discrimination

Recent posts

Sexuality and Tenure

An assistant professor at Indiana University Northwest reports that she has been denied tenure because she is out as a lesbian. Her publishing record is excellent, and thus she suspects discrimination. This isn’t surprising, given how we’ve seen transgender professors denied tenure. I don’t think it’s fair to ask academics with non-mainstream gender/sexual identities to remain closeted. But that’s essentially what these actions are doing: enforcing a heteronormative ban on behavior that is different. Continue Reading →

Want To Donate Blood? Make Sure You Don’t Look Gay.

Blood banks in the US will not accept blood from men who’ve had sex with men in order to try to prevent the spread of HIV and AIDS (despite the fact that the blood is tested before it officially can be used). Not only does this practice prevent potential donors from giving blood, it also allows for arbitrary and idiotic discrimination, as in this case of an Indiana man who was rejected because he “seemed” to be gay. This discriminatory policy costs hospitals healthy blood, and individuals their dignity: regardless of one’s sexuality, to have one’s appearance used against you is wrong. Follow us on Twitter @mysexprofessor. Follow Jeana, the author of this post, @foxyfolklorist. Continue Reading →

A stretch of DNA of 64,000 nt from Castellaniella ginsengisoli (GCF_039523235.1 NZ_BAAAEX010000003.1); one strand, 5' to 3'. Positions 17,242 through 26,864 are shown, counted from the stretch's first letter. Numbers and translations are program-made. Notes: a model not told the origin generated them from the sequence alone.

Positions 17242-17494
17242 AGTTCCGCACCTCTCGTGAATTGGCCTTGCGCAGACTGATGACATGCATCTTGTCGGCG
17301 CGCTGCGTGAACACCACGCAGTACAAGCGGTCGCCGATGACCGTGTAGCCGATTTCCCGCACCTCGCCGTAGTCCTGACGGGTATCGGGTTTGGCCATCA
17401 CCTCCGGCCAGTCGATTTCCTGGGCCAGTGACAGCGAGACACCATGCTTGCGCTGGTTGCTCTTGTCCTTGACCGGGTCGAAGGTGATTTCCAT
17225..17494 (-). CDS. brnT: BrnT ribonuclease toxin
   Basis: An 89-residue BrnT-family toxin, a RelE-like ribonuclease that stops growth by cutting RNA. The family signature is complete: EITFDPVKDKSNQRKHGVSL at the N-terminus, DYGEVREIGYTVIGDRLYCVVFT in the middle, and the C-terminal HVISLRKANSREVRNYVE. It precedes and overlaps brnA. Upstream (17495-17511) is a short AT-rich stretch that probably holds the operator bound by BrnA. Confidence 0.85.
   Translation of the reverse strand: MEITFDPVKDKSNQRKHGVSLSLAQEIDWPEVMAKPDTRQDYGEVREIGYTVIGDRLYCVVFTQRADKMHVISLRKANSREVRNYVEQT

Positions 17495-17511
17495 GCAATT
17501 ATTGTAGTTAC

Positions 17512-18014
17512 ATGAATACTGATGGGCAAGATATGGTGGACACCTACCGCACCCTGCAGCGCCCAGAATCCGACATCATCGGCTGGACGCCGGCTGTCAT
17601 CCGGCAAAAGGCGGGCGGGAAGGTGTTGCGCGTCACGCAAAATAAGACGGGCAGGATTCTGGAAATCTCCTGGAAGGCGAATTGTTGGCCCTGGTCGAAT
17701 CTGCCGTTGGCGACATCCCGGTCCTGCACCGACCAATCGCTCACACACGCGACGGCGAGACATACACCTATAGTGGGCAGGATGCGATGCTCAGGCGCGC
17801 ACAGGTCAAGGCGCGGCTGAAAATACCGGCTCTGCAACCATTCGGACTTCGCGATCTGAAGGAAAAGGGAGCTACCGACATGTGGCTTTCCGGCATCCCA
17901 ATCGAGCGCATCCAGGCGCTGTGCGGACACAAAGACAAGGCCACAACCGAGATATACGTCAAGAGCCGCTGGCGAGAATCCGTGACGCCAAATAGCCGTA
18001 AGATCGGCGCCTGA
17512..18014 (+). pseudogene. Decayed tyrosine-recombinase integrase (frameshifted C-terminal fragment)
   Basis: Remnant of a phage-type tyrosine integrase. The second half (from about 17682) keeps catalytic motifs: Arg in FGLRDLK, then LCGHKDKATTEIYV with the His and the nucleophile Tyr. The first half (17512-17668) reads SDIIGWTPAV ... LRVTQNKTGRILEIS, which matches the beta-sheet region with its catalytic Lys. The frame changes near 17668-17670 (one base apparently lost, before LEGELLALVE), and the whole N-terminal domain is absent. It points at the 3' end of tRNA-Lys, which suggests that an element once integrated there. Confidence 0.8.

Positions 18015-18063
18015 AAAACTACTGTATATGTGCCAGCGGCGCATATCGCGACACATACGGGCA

Sex Discrimination In The Newsroom

I’ve been recently working on a piece for a war and terrorism class pertaining to women reporters and overseas affairs, and I thought MSP would be a good outlet to share some of the info and get your reaction. As the news has well informed us, back on February 11th, CBS news correspondent Lara Logan was attacked at Tahrir Square in Egypt by an outraged mob of Egyptians. We later learned that Logan was sexually assaulted and beaten in the midst of the attack, being rescued soon after by a group of women as well as (an estimated) 20 Egyptian soldiers. Once word broke of the attack, stories were popping up left and right about her assault, yet not all were informative. Many blogs* were posting stories* spewing the typical (negative) rape responses, such as “she was asking for it,” or “she should have known better and not put herself in that position.” Continue Reading →